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From Mickey to the Grinch

Colorful art swarms the room as many come to enjoy what has been sought after by artists and enthusiasts. Cartoon drawings from Walt Disney, Bill Hanna, Joe Barbera, George Nicholas, Walter Lantz, and Chuck Jones are currently at the Fresno Metropolitan Museum and range “From Mickey to the Grinch.”

George Nicholas has participated in the cartoon industry since the mid 1920s. Since then he has influenced many artists to enter the cartoon industry. Children and adults alike have been amazed and astonished with the excellent array for realism and action.

“I have been a fan of Disney’s since I was a boy,” Lloyd Gordon, curator at the Fresno Metropolitan Museum, said. “When I was in my teens I still had a desire to watch and draw Disney art.”

The art of doodling can benefit anyone that wants a career in animation. By doodling on a sheet of paper an animator can see the full potential in a sketch. Even famous artists such as Nicholas and Barbera doodled at one time. The Met has brought together many sketches and drawings for cartoon and doodling fans alike to appreciate.

There have been movies, books, records and toys made of these characters. Both Warner Brothers and Disney have had an impact on American culture. From children’s animation to mid teens animation, many would agree they have made an empire out of animated characters.

Hanna-Barbera Productions animated many cartoons in the 50s, 60s and 70s. One of their television series was Scooby Doo, which first aired in 1969. They successfully invented and animated shows from the Flintstones to Hong Kong Phooey, influencing animation in North America.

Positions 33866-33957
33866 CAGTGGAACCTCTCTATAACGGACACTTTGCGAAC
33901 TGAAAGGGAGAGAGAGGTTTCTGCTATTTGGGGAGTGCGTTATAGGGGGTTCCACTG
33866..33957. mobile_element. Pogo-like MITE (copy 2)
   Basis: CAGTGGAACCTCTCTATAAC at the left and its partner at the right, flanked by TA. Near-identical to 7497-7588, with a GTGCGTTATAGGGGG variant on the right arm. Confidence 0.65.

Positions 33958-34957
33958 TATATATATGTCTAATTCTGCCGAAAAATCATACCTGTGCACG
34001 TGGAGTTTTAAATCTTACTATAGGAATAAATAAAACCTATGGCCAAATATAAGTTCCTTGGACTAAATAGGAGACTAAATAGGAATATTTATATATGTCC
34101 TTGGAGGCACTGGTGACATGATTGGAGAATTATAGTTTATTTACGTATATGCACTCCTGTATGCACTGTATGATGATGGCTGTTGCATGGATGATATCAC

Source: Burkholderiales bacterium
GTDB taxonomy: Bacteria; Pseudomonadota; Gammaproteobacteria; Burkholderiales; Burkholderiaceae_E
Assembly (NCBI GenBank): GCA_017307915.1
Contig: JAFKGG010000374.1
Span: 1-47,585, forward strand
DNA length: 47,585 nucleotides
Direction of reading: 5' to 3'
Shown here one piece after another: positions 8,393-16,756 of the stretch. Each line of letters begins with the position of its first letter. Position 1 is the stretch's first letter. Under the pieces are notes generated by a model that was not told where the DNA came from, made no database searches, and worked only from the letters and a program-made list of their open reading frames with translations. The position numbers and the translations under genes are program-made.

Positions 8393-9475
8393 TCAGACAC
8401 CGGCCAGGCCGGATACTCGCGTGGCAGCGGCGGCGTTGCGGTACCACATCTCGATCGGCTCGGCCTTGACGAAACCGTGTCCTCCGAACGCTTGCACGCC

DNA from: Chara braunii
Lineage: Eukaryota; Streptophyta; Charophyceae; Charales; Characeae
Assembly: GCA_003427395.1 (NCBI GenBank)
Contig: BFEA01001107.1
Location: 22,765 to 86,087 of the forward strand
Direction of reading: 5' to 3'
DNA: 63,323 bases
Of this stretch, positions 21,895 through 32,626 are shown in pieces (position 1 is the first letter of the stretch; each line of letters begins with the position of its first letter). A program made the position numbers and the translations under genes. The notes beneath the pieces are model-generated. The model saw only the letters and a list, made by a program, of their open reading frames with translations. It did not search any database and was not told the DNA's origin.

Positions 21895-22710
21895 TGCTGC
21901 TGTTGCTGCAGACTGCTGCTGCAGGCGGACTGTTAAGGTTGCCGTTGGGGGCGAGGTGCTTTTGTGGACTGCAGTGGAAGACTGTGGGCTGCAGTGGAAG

Animators, like students have been known to change their minds mid-stream on a project. For instance, the Flintstones animated series originally began as the Flagstones, changed to the Gladstones, but finally came to be known as the Flintstones.

“I’ve always enjoyed the Flintstones,” Josh Voelker, ’04, said. “The characters intrigue me. Since I was a kid I thought it would be cool to live in the stone-age.”

According to art teacher Sharon Scharf, animation is a hobby and a lifestyle for many Americans.

“Some create art in their free time while others make a career out of it,” Scharf said. “It can make a thriving career for talented artists as well as others that decide on that specific career.”

For more information on The Met, call 441-1444 or go online at “From Mickey to the Grinch” will be at The Met until April 27. Tickets for students are $3, adults $7, while Thursdays are only $1 for everyone.

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